Boeing delays crew capsule test flight to space station
In this Nov. 21, 2019 photo provided by NASA, the Boeing CST-100 Starliner spacecraft is guided into position above a United Launch Alliance Atlas V rocket at the Vertical Integration Facility at Space Launch Complex 41 at Florida’s Cape Canaveral Air Force Station. (Cory Huston/NASA via AP)
CAPE CANAVERAL, FLORIDA -- Boeing has delayed its first test flight of its Starliner crew capsule to the International Space Station.
The launch is now targeted for Dec. 19.
NASA said Tuesday that the two-day postponement was caused by problems with ground equipment at the Cape Canaveral pad. Both the Starliner and United Launch Alliance's Atlas V rocket are healthy, officials said.
It will be the first trip to space by a Starliner. No astronauts will be aboard. Instead, a mannequin loaded with sensors and named Rosie -- after World War II's Rosie the Riveter -- will occupy the commander's seat.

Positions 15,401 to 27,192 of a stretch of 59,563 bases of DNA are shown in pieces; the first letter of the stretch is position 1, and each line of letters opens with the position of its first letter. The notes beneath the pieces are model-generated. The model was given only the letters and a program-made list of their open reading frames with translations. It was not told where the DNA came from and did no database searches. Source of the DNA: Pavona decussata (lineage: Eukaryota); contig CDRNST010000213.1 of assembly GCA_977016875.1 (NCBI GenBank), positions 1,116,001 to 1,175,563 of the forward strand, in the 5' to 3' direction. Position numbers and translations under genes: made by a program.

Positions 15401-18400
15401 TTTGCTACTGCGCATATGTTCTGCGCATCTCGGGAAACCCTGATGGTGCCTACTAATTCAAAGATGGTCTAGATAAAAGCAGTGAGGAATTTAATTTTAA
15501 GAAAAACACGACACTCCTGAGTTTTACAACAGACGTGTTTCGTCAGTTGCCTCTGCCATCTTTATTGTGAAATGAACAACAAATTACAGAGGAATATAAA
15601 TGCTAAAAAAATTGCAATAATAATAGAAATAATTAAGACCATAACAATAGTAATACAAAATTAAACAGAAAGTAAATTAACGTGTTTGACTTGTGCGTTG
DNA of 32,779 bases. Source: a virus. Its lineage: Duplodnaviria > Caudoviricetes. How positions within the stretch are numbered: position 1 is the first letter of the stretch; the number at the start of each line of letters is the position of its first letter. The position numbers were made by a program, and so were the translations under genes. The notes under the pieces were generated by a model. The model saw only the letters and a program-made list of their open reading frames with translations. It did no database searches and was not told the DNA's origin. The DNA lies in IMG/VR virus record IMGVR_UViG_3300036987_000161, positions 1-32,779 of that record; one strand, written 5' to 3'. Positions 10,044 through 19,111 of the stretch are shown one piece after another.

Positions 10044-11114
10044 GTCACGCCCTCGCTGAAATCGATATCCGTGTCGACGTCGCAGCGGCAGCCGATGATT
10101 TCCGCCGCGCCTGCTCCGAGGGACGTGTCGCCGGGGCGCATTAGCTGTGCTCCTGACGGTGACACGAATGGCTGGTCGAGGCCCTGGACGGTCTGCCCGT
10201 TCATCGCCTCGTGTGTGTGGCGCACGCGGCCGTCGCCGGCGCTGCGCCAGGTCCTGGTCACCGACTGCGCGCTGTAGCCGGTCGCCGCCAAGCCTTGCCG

SpaceX conducted a similar test flight of its Dragon crew capsule in March.
The two companies expect to start launching astronauts to the space station for NASA next year. It will be the first time since the end of NASA's space shuttle program in 2011 that U.S. astronauts rocket into orbit from home soil.
NASA astronauts have been riding Russian rockets to the space station, for tens of millions of dollars per seat, while awaiting the repeatedly delayed commercial crew vehicles.
SpaceX's crew Dragon is a much enhanced version of its cargo Dragon, which has been delivering supplies to the space station since 2012. The next shipment is set to blast off Wednesday.
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